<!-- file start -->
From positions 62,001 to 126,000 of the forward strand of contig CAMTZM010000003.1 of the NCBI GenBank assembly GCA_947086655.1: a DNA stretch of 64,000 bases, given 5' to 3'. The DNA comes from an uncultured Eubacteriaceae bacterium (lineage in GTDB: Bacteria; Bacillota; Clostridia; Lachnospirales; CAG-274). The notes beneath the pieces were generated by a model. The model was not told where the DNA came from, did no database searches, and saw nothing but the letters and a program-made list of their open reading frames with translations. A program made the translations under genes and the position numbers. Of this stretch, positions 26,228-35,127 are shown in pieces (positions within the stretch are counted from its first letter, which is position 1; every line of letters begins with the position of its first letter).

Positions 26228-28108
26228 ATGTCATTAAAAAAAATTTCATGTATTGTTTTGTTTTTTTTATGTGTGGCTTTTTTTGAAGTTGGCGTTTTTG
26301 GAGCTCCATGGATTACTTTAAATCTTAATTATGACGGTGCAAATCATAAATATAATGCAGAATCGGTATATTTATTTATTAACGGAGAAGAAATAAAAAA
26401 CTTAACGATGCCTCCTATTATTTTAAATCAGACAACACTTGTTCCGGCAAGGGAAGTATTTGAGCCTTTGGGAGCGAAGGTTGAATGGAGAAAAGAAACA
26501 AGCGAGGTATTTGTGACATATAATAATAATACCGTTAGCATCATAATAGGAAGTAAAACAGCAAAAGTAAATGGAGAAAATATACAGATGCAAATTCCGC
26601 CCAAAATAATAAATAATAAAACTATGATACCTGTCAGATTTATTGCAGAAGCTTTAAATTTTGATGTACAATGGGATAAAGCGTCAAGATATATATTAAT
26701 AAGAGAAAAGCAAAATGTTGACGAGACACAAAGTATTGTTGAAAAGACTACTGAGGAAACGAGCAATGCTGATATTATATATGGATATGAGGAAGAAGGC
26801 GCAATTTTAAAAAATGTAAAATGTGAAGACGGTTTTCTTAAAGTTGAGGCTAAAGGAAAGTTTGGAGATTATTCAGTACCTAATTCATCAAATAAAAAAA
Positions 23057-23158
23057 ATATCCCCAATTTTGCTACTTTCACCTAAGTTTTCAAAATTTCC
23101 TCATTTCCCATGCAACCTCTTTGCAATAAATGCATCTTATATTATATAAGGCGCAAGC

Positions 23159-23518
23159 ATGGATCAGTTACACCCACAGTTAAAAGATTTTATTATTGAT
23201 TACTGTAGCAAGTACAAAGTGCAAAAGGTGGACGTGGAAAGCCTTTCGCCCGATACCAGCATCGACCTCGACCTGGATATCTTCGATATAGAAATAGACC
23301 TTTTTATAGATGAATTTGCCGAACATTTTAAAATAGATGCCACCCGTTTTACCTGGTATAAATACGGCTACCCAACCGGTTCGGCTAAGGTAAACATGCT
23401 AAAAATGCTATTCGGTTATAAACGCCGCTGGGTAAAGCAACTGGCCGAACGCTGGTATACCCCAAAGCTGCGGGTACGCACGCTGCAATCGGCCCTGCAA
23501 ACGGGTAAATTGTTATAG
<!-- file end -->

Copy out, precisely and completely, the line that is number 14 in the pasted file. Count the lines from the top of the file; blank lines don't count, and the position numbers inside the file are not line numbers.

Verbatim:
23159 ATGGATCAGTTACACCCACAGTTAAAAGATTTTATTATTGAT